This month's Jobs Report was disappointing. The Bureau of Labor Statistics reported the Economy added 75,000 new jobs during May (180,000 expected). In addition, Employment data from March and April were both revised down 75,000 jobs combined. With the new Employment data and the revisions, the Economy has added an average of 151,000 jobs per month in the last 3 months. Most of the new jobs were in Professional and Business Services (33,000 jobs), Healthcare (16,000 jobs), and Construction (4,000 jobs). The May Jobs Report may not have been as good as Economists had expected, but the Labor Market is still in great shape with unemployment at a 50 year low, increasing wages, and strong demand for workers.
►The Unemployment Rate was unchanged at 3.6% from 3.6% the prior month.
►The Labor Force Participation Rate was unchanged at 62.8% from 62.8% the prior month.
►The Average Hourly Wage rose 0.2% in May and 3.1% YoY.
Inflation Economic Data Released in June 2019
Inflation has been low all year and it looks like it may be going even lower. May CPI and PPI data was weaker than Economists expected as prices continued to go up, but at a slower pace. Increased prices for food, rent, and healthcare were offset by lower energy cost. Inflation has been hovering around 2.0% for several years which happens to be the Fed's target. The low Inflation data is another sign that the Global Economy is slowing. This is more ammunition for the Fed to justify cutting Interest Rates this year. Don't forget the impact of energy prices on Inflation as Mid East tensions and geopolitical risks are always on the horizon.
►PPI rose 0.1%, now up 1.8% in the last 12 months.
►Core PPI (ex-food & energy) rose 0.2%, up 2.3% in the last 12 months.
GDP Economic Data Released in June 2019
The Final Estimate of 1st Quarter 2019 GDP showed the Economy expanded at a 3.1% annual rate (3.1% expected). That's pretty good especially since the 1st quarter is typically the slowest one. Exports, Inventory, and Government spending was stronger than anticipated, but Consumer Spending, Housing, and Business Investment was weaker. Economists have been warning about an Economic slowdown, but so far the GDP numbers haven't reflected that - yet. The first estimate on 2nd Quarter GDP will be out at the end of July and we'll see if the suspected Economic slowdown will be reflected in that GDP data. At this point, estimates of 2nd quarter GDP are all over the place - from a low of 2.0% to a high of 3.2%.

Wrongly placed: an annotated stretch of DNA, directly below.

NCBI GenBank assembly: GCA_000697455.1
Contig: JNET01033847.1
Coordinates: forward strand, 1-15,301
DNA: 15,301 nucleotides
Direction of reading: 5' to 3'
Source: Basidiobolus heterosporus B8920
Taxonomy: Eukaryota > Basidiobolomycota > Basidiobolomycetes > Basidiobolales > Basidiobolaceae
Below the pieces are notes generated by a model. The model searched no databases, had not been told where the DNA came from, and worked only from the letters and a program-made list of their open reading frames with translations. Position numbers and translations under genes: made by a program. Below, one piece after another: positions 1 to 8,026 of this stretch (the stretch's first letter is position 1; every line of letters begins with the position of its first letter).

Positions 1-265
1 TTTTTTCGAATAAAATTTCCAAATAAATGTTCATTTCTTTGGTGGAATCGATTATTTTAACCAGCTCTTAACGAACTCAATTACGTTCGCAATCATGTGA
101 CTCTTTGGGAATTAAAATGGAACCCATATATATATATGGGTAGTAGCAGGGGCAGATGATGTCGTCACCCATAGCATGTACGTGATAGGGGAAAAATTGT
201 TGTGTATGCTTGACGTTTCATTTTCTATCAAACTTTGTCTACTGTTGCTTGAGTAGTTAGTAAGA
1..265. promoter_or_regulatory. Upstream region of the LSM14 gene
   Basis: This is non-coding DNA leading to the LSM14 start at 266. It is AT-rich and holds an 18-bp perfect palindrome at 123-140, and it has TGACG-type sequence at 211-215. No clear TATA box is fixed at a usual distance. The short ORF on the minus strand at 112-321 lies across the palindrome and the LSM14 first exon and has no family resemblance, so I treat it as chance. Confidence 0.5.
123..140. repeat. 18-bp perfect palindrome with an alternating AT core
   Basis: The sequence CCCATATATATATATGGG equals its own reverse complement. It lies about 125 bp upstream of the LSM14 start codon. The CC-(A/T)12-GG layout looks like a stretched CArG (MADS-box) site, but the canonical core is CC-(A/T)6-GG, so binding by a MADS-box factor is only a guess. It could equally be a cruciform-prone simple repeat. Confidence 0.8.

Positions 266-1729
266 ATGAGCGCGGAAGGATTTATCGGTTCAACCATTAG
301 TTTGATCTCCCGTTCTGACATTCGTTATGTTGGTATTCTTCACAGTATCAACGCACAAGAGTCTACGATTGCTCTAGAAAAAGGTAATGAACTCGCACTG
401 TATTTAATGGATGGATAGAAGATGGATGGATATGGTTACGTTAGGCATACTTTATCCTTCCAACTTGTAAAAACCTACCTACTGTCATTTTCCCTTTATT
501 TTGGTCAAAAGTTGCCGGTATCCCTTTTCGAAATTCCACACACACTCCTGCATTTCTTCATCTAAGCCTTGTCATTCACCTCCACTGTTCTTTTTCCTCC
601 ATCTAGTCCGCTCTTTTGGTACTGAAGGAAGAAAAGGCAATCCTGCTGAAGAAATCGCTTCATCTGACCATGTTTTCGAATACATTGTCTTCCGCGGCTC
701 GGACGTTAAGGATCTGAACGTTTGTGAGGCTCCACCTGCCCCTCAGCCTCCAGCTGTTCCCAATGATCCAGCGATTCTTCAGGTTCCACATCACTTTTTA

Consumer Economic Data Released in June 2019
This month, we got mixed data in the Consumer sector. Consumer Confidence and Sentiment were down while Retails Sales was up. May Retail Sales increased 0.5%, plus April Retail Sales was revised up an additional 0.5%. Up to this point, Retail Sales in 2019 have been disappointing, but the May and April data was encouraging. It looks like the trade tensions with China are weighing on the Consumer's psyche. Consumer Confidence and Sentiment declined but that didn't keep shoppers out of the stores. Consumers were back in stores buying cars, electronics, and sporting goods. They were also back in bars and restaurants as food service sales rose 0.7%. Online Retailers saw a big jump of 1.4% with YoY sales up 11.4%.
►Consumer Sentiment Index (U of M) fell to 98.2 from 100.0 the prior month.
Energy, International, and things you may have missed
►Huge protests in Hong Kong continued all month over a new law that restricts its autonomy with China.
►UK Prime Minister Theresa May stepped down June 7th and England is searching for a new PM.